Show your resume to an expert

If you have written a resume on your own, consider showing it to a professional resume writer or HR manager. An expert who works with resumes daily can critically evaluate your document and tell if it's strong enough to land an interview. 

At ResumePerk, we help all job-seekers by providing a FREE resume review service. Send us your resume, and the writer will respond you with a detailed evaluation. We will check the use of power words, achievements, structure, length and writing style, providing you with comprehensive feedback. Don't worry - all your personal data is confidential with us.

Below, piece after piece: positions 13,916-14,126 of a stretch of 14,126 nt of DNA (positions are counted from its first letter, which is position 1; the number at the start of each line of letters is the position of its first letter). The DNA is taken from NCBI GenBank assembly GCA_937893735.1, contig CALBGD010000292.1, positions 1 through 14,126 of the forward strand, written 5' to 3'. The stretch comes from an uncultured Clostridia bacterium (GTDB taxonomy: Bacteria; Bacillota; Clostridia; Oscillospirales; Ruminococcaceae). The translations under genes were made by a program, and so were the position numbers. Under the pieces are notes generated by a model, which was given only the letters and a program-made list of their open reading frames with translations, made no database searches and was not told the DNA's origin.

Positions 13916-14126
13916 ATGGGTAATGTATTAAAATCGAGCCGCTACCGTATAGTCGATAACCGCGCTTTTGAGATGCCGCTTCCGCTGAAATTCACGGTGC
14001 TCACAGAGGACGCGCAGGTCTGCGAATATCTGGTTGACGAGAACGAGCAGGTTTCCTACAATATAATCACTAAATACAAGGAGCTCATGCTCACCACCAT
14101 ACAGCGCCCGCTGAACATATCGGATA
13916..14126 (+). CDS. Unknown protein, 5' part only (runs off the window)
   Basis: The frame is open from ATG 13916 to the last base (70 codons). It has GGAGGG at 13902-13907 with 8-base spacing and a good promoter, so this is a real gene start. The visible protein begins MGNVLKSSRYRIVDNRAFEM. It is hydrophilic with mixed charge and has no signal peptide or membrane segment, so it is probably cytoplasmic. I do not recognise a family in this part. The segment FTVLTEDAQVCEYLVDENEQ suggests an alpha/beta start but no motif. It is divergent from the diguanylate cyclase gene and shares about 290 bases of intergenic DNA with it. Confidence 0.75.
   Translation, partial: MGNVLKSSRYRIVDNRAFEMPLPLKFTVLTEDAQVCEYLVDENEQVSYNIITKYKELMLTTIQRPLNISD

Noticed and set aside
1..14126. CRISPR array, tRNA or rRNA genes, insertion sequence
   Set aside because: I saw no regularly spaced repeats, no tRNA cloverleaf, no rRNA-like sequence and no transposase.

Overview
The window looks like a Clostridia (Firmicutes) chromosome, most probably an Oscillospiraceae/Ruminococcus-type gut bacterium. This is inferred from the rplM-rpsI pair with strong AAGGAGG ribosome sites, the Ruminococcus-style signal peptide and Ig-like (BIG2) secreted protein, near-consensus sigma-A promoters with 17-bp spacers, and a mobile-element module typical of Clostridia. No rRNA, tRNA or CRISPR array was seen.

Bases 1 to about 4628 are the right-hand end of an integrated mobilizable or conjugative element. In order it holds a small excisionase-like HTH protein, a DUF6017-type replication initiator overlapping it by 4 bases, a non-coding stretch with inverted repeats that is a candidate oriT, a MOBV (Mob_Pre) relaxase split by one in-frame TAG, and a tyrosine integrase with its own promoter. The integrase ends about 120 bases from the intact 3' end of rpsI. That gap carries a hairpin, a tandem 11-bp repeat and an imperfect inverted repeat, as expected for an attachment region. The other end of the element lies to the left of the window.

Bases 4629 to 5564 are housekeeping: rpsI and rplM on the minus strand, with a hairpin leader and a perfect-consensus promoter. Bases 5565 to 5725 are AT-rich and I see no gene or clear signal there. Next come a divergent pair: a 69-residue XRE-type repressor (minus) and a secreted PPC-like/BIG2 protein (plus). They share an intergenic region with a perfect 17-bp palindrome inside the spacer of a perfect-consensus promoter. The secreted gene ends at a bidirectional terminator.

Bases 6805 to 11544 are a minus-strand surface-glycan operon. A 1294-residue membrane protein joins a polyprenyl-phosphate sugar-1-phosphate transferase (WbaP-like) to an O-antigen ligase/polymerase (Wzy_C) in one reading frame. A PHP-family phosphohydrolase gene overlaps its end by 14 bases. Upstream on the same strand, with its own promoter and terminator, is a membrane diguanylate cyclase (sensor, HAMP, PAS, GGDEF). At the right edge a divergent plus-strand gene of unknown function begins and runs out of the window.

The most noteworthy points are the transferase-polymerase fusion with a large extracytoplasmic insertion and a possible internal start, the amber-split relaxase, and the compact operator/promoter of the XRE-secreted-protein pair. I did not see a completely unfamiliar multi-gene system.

Professional tips for describing your experience

After you've chosen the best resume action verbs, it's time to polish your Experience section in general. Here's how to describe your work history so that it draws attention: 

Include the essentials 

For each job, include the job title, company's name, and dates of employment. This is the must-have information, so check that you have included everything and spelled the titles correctly. Hiring managers also recommend adding a one-line caption describing the company's industry, number of employees, and key customers/vendors. This will help access your experience more accurately. 

Use chronological or combination resume format

Unless you are changing careers, opt for reverse chronological or combination format. List jobs starting with the most recent one and include a detailed list of responsibilities. Employers prefer these formats, as they showcase your career progression. 

Use bullets instead of paragraphs